History has shown us how we can find happiness even in the midst of adversities. Finding happiness under trying circumstances has created legendary works in the past. Many famous musical compositions emerged from the Holocaust. One composer, Pavel Haas, though initially depressed with the inhuman conditions of the camp, found happiness by producing some of his famous compositions such as ‘Study for Strings,’ which deeply resonate with people even today. In fact, the work he produced in captivity is more famous than all his earlier compositions. Anne Frank found her happiness through writing when her family was hiding in a secret attic under the Nazi rule. Written in a personal style, the diary’s heart-breaking narrative is laced with jokes and beautiful quotes. Penning her suffering emphatically was a way for her to invoke the latent happiness within. During 27 years of imprisonment, Nelson Mandela wrote hundreds of beautiful letters to his friends and family. Even under such harsh prison conditions, he found a way to ignite his happiness by connecting with his near and dear ones. Had these individuals let their adversities snatch their happiness, history would have been different. In the aftermath of the 9/11 attacks, people danced around firehouses in New York. Despite facing extreme mental and emotional trauma, these people found their happiness. These scenarios are a testimony to the fact: One is the reason for one’s own happiness.
Meditation unleashes happiness
Recent research shows that meditation boosts happiness from the very core of our being. When we meditate, the circuits in the brain that are connected with making us feel good get stimulated, releasing endorphins or ‘happy hormones.’ This finding has led to the emergence of the ‘Happiness Meditation’ technique, where we initiate ourselves into entering a state of eternal happiness by meditating on feel-good qualities such as kindness and love. Also, many mindfulness training sessions have started to focus on reflecting the ‘feel-good’ elements in their sessions.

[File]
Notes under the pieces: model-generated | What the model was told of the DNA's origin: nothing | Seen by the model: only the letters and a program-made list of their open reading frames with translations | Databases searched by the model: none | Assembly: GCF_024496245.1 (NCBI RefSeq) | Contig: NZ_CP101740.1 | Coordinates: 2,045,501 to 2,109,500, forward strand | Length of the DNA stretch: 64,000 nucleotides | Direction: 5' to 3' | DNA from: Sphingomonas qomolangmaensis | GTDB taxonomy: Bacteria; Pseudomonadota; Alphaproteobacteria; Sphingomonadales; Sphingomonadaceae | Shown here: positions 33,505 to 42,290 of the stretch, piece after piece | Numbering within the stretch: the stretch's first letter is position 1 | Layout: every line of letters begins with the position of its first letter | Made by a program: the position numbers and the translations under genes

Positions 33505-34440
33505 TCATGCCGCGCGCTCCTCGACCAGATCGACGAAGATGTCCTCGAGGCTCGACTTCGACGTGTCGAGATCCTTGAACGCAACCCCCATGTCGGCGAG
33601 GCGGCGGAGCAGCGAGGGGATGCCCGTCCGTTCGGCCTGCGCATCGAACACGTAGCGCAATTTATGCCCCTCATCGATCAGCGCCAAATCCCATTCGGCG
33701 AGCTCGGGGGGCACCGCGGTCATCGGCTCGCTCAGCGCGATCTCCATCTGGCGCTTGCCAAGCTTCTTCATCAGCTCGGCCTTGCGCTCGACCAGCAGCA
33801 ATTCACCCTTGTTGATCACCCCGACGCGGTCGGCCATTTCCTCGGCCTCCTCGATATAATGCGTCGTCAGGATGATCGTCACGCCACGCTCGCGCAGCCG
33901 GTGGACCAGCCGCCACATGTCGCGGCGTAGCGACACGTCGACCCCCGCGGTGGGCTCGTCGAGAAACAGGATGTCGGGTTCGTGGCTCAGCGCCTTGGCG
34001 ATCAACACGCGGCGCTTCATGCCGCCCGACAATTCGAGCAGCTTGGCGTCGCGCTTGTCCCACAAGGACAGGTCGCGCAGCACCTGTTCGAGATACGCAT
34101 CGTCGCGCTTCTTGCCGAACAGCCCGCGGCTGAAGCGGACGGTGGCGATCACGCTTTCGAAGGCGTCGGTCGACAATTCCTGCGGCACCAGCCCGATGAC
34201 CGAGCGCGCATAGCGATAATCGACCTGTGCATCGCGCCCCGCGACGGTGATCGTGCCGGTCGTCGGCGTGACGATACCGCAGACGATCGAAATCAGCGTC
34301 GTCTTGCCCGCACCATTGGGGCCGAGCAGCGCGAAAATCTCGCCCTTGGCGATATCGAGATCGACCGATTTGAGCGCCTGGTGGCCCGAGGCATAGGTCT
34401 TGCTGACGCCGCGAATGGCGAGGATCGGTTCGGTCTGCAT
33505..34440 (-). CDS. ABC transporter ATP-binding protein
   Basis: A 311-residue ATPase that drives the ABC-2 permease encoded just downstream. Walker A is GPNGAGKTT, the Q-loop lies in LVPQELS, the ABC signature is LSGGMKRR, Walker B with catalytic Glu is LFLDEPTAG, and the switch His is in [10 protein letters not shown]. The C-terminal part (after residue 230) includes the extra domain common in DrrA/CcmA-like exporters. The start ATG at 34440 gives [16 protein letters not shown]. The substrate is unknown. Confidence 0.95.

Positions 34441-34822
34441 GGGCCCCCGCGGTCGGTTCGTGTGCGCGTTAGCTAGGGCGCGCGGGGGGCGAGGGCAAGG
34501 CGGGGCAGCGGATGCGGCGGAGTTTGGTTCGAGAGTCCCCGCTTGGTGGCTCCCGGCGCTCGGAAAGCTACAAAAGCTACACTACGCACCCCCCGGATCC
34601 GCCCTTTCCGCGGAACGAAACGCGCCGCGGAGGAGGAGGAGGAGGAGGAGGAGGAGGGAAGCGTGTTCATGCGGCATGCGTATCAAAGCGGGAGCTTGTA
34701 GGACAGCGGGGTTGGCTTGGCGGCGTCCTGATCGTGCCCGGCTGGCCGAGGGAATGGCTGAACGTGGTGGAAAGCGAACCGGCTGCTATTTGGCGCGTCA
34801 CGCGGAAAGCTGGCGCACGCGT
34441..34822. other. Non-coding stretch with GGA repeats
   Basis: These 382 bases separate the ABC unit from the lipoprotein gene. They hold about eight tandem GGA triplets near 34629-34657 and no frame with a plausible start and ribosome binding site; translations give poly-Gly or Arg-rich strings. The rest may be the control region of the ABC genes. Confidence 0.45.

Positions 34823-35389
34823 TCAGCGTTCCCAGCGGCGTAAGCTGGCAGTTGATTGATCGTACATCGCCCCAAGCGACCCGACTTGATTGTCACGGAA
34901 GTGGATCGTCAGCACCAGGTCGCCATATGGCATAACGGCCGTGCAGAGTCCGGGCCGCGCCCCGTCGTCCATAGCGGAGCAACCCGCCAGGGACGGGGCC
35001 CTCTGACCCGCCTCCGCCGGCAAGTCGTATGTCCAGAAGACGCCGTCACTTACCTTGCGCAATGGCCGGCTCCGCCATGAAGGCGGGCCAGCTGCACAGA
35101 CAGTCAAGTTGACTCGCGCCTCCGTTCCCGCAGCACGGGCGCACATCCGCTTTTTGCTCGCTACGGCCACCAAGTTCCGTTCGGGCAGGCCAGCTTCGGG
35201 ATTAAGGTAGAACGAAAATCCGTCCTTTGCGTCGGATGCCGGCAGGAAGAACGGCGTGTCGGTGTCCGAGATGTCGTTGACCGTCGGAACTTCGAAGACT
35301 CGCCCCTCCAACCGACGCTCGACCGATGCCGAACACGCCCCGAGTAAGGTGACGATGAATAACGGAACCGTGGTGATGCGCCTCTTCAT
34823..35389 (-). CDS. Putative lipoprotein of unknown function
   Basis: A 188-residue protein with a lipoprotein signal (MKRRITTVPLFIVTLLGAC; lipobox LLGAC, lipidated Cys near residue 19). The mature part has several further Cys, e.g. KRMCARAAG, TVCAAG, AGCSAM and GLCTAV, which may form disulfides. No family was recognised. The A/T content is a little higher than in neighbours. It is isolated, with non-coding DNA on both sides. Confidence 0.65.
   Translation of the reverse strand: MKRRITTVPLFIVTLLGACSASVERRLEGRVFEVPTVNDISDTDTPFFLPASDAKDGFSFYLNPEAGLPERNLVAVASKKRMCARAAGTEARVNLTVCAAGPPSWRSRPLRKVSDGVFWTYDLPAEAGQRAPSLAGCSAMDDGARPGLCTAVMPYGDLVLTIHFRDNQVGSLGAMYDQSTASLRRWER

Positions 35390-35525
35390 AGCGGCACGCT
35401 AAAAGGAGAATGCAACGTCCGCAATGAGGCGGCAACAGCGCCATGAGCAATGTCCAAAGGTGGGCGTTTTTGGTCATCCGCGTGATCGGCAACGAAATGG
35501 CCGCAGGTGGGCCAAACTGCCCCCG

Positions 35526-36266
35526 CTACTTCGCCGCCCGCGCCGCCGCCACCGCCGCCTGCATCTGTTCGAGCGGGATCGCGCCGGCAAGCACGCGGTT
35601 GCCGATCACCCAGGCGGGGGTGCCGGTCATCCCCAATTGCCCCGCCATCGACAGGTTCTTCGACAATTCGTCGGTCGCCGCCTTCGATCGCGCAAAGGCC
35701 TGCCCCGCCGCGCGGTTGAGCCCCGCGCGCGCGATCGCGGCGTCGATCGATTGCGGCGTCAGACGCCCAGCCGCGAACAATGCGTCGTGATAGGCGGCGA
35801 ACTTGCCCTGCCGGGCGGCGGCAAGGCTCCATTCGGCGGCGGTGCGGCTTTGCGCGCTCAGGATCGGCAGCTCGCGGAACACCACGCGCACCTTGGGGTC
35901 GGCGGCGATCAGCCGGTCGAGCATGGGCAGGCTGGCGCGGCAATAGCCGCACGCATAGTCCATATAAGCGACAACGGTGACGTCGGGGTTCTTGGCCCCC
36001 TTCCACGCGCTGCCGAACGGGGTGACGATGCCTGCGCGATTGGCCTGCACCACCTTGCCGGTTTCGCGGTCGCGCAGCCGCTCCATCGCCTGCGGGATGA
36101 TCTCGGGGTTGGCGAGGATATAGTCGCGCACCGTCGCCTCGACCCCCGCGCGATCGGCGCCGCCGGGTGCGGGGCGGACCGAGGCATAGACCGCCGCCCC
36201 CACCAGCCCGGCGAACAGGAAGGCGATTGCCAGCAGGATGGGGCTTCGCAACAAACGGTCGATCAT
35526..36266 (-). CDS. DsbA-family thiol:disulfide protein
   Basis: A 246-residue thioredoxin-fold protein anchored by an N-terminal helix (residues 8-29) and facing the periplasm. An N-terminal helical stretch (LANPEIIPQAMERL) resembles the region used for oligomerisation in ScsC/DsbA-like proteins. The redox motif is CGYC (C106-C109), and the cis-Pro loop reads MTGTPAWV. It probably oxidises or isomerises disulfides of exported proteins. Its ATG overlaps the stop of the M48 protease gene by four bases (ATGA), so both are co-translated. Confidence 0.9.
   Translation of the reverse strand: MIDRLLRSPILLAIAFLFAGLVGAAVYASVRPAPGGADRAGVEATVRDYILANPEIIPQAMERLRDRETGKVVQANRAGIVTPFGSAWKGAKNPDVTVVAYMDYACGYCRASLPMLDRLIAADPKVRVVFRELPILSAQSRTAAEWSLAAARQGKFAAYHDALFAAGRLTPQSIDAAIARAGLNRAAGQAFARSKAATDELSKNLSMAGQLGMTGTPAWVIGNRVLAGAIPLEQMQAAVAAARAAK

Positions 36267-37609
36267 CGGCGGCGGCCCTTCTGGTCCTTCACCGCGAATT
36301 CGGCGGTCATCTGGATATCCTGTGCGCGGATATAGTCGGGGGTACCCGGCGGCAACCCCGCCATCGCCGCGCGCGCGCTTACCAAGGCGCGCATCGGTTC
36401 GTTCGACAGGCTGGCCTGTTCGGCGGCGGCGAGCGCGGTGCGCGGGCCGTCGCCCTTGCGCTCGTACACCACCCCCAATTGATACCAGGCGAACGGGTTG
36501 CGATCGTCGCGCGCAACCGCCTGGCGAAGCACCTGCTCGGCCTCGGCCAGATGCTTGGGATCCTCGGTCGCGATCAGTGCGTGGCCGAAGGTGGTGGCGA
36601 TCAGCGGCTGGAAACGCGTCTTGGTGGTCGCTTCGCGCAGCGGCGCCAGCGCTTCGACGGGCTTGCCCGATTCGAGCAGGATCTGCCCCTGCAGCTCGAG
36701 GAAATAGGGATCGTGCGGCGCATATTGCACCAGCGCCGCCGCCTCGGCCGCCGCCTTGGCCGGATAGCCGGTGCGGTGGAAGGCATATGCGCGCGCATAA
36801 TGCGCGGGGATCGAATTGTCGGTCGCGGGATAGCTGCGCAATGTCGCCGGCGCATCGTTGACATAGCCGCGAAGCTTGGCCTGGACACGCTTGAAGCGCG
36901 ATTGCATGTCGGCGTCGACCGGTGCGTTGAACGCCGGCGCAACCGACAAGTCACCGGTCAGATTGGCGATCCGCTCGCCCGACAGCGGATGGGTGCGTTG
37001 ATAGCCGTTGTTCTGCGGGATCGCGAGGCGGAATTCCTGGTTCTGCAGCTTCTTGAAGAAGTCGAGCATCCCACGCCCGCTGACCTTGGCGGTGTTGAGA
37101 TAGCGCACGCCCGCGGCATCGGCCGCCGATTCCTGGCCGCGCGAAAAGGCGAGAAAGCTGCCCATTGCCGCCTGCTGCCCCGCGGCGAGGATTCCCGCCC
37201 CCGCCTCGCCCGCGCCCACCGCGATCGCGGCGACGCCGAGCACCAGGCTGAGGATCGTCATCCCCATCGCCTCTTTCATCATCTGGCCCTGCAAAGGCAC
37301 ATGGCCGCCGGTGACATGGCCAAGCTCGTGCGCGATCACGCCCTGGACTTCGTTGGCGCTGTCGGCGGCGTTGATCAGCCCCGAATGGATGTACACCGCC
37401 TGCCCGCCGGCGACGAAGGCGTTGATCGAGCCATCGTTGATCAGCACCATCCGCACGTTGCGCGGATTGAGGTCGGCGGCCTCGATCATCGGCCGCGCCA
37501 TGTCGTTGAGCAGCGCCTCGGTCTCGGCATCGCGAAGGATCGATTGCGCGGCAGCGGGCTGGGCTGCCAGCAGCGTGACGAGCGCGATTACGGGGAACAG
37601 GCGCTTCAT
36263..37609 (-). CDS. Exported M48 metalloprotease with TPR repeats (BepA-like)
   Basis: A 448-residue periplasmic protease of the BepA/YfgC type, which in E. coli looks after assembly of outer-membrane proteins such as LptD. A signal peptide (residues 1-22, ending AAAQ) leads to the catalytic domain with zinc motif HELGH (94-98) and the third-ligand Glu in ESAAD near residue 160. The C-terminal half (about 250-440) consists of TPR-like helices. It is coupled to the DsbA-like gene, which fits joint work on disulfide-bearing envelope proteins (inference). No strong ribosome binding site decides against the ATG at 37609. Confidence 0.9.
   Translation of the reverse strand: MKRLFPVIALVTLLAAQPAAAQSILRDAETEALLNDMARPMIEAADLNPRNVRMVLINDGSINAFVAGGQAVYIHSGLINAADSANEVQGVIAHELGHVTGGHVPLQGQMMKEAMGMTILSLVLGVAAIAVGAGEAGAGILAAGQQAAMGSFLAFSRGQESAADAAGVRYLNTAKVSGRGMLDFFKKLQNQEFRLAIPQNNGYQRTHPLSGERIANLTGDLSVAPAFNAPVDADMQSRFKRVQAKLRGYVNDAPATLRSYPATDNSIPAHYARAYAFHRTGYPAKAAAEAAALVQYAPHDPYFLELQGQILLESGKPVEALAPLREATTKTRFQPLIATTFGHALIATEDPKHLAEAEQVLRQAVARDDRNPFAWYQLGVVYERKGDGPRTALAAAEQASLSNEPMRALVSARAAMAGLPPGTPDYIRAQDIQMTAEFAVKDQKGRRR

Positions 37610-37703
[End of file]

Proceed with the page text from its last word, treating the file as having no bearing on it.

The Bhagavad Gita says, “Happiness is of the soul. The soul can never be cut to pieces. Nor burned by fire, nor moistened by water or withered by wind.” The happiness that resides in the soul of each one of us is pure and doesn’t perish. We all realise it’s sanctity when it gets involuntarily elicited from within, when we watch the smile of a little baby that possesses the same soulful happiness when it enters this world. Being blessed with this characteristic unblemished happiness, we need to own it and exude it every minute of our lives and not make something or someone outside of us responsible for it. In fact, the happiest place in the world is the cemetery because it’s the place where departed souls radiate pure happiness that wasn’t realised when they were alive. The best we can do is to not make it happen for us. So, keep yourself happy and be happily successful!